Our friends Ned and Anna DeLoach (of New World Publications, Inc. and blennywatcher.com) are reef explorer superstars! In 2010, they discovered a new fairy wrasse, which was only officially described as Cirrhilabrus humanni earlier this year. Now Ned may have discovered a new flagblenny.
Ned tells his story at Marine Life Blog and shares it with us:
By coincidence, fangblennies happen to be fresh on my mind. Just the week before with the help of our ID book, Anna and I identified a similar-appearing species that turned out to be a Smith’s Fangblenny. But from what I briefly saw, my mystery fish seems different from the fangblennies I remember from the book. After ten minutes the tip of a tiny head with an under-slung mouth slowly emerges, followed by a set of goggle eyes. One look at me, and the fish disappears once again. This game of peek-a-boo continues for 30 minute before the front half of a white and black body bearing an impressive dorsal fin with an ocellated spot extends from the hole. I snap off a shot and inch forward spooking the fish back underground. By the time the divers troop back up the slope an hour later, the fish still hasn’t completely emerged, but I feel I have a sufficient image for an ID.
Back at the resort with the fish’s image glowing on my computer screen, I compare it with six pages of fangblennies in the book, but can’t make an ID. That evening I email the photo to ichthyologist Gerry Allen with Conservation International and co-author of our Pacific fish book. Stumped, Gerry forwards the photo to Bill Smith-Vaniz, a blenny specialist in Florida, who deems it to be a new, undescribed species.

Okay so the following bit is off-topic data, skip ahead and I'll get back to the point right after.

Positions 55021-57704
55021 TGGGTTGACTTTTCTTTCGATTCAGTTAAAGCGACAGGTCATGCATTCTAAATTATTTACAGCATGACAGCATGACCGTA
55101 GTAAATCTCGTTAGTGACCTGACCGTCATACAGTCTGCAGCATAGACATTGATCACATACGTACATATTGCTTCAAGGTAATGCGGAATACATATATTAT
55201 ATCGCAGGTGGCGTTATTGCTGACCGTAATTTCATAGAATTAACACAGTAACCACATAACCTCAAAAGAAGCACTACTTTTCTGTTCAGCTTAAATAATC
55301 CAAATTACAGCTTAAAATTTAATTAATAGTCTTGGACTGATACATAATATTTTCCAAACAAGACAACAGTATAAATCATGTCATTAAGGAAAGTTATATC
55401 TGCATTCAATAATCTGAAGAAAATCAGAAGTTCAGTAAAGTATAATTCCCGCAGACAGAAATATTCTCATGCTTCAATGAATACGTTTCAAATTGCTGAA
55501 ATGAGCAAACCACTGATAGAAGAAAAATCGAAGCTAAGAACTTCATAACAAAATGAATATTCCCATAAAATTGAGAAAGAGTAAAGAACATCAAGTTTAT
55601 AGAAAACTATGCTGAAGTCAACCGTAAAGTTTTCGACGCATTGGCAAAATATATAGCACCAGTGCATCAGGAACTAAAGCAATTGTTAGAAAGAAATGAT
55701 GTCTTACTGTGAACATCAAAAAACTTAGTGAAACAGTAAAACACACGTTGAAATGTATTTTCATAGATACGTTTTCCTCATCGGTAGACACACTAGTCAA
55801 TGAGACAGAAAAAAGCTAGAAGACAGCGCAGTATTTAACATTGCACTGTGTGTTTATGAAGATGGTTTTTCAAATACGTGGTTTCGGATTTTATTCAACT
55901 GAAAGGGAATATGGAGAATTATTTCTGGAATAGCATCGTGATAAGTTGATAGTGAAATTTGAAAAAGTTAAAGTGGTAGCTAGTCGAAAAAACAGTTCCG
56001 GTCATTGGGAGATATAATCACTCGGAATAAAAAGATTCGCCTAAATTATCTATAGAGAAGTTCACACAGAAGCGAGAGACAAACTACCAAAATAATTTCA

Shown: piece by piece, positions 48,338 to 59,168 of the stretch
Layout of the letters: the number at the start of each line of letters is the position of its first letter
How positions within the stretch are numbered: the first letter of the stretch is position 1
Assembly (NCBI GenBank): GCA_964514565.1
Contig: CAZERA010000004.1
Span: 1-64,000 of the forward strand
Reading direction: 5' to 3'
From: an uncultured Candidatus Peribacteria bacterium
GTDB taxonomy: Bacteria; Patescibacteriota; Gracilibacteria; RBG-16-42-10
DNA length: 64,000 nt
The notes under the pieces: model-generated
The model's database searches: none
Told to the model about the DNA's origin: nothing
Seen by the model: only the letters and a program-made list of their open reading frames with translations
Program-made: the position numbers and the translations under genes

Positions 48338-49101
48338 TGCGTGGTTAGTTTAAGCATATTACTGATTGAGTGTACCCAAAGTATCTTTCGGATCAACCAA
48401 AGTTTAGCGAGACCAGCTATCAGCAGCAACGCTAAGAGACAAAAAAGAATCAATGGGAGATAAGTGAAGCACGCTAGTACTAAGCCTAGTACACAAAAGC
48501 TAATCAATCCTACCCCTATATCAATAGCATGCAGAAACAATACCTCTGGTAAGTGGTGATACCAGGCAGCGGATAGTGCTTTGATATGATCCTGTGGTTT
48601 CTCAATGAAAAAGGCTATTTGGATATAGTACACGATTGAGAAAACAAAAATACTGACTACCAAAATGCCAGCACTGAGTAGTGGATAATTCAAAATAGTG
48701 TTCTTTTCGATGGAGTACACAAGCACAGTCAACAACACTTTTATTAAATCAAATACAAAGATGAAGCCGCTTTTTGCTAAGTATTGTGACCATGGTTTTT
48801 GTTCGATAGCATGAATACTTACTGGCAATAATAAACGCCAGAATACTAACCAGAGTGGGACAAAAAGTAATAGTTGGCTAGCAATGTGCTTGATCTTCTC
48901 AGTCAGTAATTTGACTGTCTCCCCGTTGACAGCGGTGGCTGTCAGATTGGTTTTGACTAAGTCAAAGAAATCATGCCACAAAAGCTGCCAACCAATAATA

After we leave for home Mark Erdmann, Gerry’s colleague at CI arrives at Scuba Seraya. With help from the guides and dive director Doris Hug, Mark relocates and captures the fish. As I am writing this, the fangblenny is on his way to Florida where Dr. Simth-Vaniz has consented to undertake the descriptive work. And most exciting, if it indeed turns out to be a new species, he has graciously agreed to name the fangblenny after Scuba Seraya in honor of our group’s memorable visit.
The ocean is a big and largely unexplored space. Even popular resort dive sites are ripe for discovery.
Read Kenneth Wingerter’s Advanced Aquarist article to learn more about Flagblennies. And we highly recommend you read Ned’s entire Bali story at Marine Life Blog. His terrific article is filled with interesting accounts and top-notch sea life photos like this photo of a cleaner shrimp servicing a Tomato Grouper.